• High expectations from the academically bright students the school depends on for a good result.
  • Anxiety about the exam results of under-performing students as they (the teachers) have to bear the responsibility for the students’ performances.

Recognizing stress in students
A teacher can recognize whether a student is stressed because of the long-term association between them. It is possible to differentiate an average performer from an academically sound student. This can help the teacher plan for her students accordingly. Teachers should also be aware that they might unconsciously be causing student stress themselves. When they tend to favour the academically bright students, the other students may become anxious about performing well to get their teacher’s attention.

An ideal teacher-student interaction
Teachers should be sensitive to those who are academically weak and spend additional time helping them with their foundation and creating study plans for them and offer any other support they may require. This encouraging and supportive interaction should be an ongoing one.

Communication with parents at the time of exams
This is not always necessary. However, teachers should be careful to not ‘mis-communicate’ with the parents. Statements like “Make sure they study hard” or “Don’t let them go out or watch TV during this time, this is their board exam” will only do more harm than good. Teachers may unknowingly rub off their anxieties onto the parents and this will make the students more anxious about their exams.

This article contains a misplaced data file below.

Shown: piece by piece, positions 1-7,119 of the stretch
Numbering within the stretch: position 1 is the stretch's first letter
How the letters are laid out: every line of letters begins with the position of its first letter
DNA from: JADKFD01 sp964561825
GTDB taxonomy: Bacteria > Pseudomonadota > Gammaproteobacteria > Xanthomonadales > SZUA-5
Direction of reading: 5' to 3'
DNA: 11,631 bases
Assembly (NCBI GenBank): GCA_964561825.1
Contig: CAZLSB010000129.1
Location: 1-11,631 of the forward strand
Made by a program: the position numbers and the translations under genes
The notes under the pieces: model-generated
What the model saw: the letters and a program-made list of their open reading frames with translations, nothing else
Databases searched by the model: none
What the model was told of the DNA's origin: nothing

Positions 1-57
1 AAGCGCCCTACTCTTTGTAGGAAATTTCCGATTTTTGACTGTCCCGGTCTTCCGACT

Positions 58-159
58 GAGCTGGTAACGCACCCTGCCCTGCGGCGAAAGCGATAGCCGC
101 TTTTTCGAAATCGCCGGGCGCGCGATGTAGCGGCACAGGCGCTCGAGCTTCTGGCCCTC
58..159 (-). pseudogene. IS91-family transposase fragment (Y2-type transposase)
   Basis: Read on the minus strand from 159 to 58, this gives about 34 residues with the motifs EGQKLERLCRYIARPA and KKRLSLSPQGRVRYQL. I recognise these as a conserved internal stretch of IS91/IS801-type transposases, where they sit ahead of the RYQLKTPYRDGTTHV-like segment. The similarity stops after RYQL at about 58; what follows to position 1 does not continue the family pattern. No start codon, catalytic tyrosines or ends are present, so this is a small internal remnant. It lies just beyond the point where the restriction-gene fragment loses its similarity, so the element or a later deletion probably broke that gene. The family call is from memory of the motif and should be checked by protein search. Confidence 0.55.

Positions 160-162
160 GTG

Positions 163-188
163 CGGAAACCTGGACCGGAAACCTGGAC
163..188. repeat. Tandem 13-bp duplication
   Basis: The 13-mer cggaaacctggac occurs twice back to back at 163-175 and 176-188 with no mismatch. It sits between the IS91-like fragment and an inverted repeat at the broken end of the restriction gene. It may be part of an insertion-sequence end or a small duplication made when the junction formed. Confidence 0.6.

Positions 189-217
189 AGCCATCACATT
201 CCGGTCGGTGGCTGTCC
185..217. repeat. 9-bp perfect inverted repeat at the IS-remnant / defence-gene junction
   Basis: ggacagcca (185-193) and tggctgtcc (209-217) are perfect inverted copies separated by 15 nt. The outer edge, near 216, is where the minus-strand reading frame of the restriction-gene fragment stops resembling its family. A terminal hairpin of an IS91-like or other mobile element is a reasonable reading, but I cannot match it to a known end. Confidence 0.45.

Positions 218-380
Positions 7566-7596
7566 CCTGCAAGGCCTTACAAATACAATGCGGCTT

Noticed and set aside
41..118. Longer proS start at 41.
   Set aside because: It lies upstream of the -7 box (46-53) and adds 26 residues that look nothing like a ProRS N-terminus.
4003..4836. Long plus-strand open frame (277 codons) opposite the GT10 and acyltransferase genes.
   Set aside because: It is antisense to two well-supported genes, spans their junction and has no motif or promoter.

Guiding students during exam time
The teacher can support students by:

  • Helping them plan a timetable. You could give them a semester planner – map out tasks for the semester, a weekly time table – to structure time allowing flexibility, a diary with daily things to do.
  • Giving them tips on how they can jot down little notes, important points in their notebooks, textbooks for quick recall, make revision cards.
  • Tracking their performance and accordingly assisting them.
  • Not forcing expectations on the student but being supportive.
  • Having an open discussion about the students’ goals and achievements.

Managing stress